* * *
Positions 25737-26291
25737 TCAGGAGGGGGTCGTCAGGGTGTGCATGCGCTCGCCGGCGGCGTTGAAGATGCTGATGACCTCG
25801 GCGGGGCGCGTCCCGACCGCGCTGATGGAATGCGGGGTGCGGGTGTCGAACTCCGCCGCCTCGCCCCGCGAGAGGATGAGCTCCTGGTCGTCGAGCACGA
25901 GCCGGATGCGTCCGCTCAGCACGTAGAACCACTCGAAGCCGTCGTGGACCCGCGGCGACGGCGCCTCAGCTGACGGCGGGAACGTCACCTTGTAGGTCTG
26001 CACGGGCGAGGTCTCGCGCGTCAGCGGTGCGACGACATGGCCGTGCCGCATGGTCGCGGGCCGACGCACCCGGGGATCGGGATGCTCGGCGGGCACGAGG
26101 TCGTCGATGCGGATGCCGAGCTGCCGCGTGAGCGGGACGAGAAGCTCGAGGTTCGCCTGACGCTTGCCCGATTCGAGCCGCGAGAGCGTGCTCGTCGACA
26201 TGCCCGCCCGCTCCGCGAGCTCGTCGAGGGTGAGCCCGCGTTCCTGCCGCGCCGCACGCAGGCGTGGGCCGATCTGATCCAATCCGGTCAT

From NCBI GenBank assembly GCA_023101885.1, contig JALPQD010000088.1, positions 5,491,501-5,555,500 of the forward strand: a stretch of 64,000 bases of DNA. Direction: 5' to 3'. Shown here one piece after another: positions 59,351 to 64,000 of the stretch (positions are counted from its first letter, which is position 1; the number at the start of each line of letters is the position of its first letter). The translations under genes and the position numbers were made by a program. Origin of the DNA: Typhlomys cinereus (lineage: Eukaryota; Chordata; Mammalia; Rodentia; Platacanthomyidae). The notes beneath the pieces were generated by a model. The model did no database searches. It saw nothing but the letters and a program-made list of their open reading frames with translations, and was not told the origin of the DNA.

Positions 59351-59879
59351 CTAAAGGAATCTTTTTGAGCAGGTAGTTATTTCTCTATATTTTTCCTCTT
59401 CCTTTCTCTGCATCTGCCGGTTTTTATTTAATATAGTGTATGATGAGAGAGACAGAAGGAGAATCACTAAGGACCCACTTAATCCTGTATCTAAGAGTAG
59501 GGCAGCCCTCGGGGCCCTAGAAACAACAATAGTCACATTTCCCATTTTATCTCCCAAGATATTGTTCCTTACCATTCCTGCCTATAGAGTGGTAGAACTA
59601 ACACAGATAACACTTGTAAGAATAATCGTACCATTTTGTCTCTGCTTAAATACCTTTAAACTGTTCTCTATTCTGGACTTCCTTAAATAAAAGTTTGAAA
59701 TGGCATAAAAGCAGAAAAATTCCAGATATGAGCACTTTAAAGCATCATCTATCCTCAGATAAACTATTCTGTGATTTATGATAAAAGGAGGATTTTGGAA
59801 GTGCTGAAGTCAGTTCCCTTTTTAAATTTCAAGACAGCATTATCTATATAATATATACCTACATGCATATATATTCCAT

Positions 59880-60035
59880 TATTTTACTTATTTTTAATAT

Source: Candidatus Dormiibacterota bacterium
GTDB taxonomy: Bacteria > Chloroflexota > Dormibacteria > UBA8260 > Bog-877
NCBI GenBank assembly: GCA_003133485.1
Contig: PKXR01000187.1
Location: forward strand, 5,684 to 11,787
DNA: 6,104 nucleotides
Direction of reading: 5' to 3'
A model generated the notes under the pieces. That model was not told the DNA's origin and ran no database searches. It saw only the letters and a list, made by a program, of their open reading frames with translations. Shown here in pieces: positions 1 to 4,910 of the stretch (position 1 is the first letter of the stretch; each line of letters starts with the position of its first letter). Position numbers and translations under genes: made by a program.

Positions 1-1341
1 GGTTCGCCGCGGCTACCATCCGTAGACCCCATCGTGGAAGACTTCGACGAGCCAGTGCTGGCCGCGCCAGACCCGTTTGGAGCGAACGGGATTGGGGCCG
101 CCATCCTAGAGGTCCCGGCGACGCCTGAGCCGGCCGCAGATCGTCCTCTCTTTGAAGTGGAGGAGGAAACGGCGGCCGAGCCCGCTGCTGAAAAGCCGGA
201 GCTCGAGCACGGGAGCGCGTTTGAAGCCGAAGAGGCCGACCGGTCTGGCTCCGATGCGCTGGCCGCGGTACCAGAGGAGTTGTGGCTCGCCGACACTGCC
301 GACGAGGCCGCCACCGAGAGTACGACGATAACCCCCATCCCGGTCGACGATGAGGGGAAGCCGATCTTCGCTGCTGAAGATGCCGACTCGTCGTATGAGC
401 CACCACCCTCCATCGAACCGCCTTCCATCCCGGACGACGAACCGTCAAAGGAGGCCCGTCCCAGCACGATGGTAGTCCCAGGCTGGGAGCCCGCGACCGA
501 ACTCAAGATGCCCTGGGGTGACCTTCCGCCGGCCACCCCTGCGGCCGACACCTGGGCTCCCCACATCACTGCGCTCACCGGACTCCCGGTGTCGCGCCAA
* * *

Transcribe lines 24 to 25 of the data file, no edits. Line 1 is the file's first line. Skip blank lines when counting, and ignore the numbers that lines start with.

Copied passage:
Direction of reading: 5' to 3'
A model generated the notes under the pieces. That model was not told the DNA's origin and ran no database searches. It saw only the letters and a list, made by a program, of their open reading frames with translations. Shown here in pieces: positions 1 to 4,910 of the stretch (position 1 is the first letter of the stretch; each line of letters starts with the position of its first letter). Position numbers and translations under genes: made by a program.